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Morningstar’s ESG Indexes Protect on the Downside

A look at the risk profiles of our ESG indexes.

Investors are increasingly focused on the connection between environmental, social, and governance (ESG) factors and risk. From company-specific blowups like the ones at BP (BP), Volkswagen (VLKPF), Toshiba (TOSBF), and Equifax (EFX) to the systemic threat of climate change, ESG-related issues can materially impact a company’s financial results.

Unsurprisingly, investors of all kinds are integrating ESG analysis into their decision-making calculus. But do ESG screens actually lower risk?

One way to answer that question is to look at the behavior of Morningstar’s lineup of ESG-screened indexes. Because these indexes tend to be constrained in their sector and regional weights, they can help determine whether companies that score well on ESG are also more resilient.

Our study, “Morningstar’s ESG-Screened Indexes Protect on the Downside,” shows that Morningstar’s ESG indexes have lost less than the market during down periods. Not only have the indexes preserved capital in stress tests like the fourth quarter of 2018, but they tend to favor companies that are financially healthy and well-positioned competitively.

Testing Morningstar ESG Indexes for Risk

To test the risk levels of Morningstar’s 50+ ESG-screened indexes, we evaluated their five-year downside capture ratios through the end of 2019. As its name implies, downside capture gauges whether an investment has lost more or less than the market during down periods. Because losses are hard to recover from and investors tend to have weak stomachs, capital preservation through difficult periods is critical to long-term investment success.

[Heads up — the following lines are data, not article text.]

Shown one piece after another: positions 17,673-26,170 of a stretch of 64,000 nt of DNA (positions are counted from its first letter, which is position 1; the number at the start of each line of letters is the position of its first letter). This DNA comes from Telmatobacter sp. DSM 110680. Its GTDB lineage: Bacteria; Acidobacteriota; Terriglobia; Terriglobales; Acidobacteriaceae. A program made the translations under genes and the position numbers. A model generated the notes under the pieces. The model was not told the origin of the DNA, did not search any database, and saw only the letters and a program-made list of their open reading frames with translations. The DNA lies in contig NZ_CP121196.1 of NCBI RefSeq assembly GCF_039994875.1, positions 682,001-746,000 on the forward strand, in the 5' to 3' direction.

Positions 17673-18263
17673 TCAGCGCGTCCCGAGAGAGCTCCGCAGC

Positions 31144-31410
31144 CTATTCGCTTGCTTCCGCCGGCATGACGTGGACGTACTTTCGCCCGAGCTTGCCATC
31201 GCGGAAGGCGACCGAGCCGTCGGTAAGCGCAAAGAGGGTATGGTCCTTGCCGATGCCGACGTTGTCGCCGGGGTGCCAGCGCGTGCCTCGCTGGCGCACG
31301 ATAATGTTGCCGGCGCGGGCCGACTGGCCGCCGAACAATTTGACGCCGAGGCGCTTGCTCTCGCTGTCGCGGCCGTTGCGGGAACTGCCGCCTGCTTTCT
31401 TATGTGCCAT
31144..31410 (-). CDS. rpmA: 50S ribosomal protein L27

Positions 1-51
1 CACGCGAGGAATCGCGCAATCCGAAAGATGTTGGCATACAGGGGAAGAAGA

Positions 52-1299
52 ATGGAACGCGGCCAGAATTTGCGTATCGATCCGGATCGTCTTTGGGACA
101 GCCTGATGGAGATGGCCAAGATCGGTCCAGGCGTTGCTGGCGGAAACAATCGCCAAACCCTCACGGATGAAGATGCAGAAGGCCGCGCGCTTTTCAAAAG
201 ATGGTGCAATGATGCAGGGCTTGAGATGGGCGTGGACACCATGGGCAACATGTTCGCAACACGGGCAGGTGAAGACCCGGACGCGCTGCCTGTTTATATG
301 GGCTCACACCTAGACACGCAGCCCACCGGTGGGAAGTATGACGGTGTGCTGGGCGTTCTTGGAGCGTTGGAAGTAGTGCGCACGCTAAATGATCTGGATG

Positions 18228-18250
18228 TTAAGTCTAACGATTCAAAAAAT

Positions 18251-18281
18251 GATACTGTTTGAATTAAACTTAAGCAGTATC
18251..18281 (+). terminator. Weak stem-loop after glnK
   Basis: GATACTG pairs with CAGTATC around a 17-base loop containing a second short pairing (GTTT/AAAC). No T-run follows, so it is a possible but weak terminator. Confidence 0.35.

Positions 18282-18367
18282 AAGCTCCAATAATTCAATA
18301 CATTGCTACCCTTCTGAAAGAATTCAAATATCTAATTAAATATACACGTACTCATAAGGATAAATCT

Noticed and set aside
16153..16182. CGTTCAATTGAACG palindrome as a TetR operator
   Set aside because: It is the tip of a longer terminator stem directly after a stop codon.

The five-year period captures a good amount of live index history. The Morningstar Sustainability Index Family was launched in 2016; Sustainability Leaders, Sustainable Environment, Low Carbon Risk, and Morningstar’s three impact indexes were launched in 2018. The indexes have returns back-tested further using historical Sustainalytics ratings, which help investors evaluate how well a fund is managing its ESG risks. Crucially, most of these indexes were live during the most important stress test of the past five years—the fourth quarter of 2018, when global equities lost 13% of their value.

The study concludes:

  • 72% of Morningstar’s ESG-screened indexes exhibited five-year downside capture ratios below 100, indicating they held up better than the overall market during down periods between 2015 and 2019.
  • Morningstar’s ESG-screened indexes also scored higher on measures of financial health and sustainable competitive advantage than their equivalents, according to a Morningstar Global Risk Model analysis. 70% of the ESG indexes scored higher on the economic moat factor and 79% scored higher for financial health.

ESG and Risk: A Strengthening Relationship

Sustainable investing traces its origins to values-driven approaches that excluded certain types of securities on ethical grounds. Today, however, investors of all kinds integrate ESG analysis into their process. They believe that examining corporate behavior on matters such as energy efficiency, health and safety, and accounting standards will improve their investment selection and, ultimately, their risk/return profile.

The fact that Morningstar ESG-screened indexes have lower risk than their equivalents provides one proof point for the connection between sustainability and risk. The indexes will be even more risk aware going forward, as they transition to the Sustainalytics’ ESG Risk Rating for company-level assessments to match the evolution of the Morningstar Sustainability Rating for Funds.

Dan Lefkovitz is a strategist for Morningstar's Indexes product group.

For the full analysis, download “Morningstar’s ESG-Screened Indexes Protect on the Downside.”
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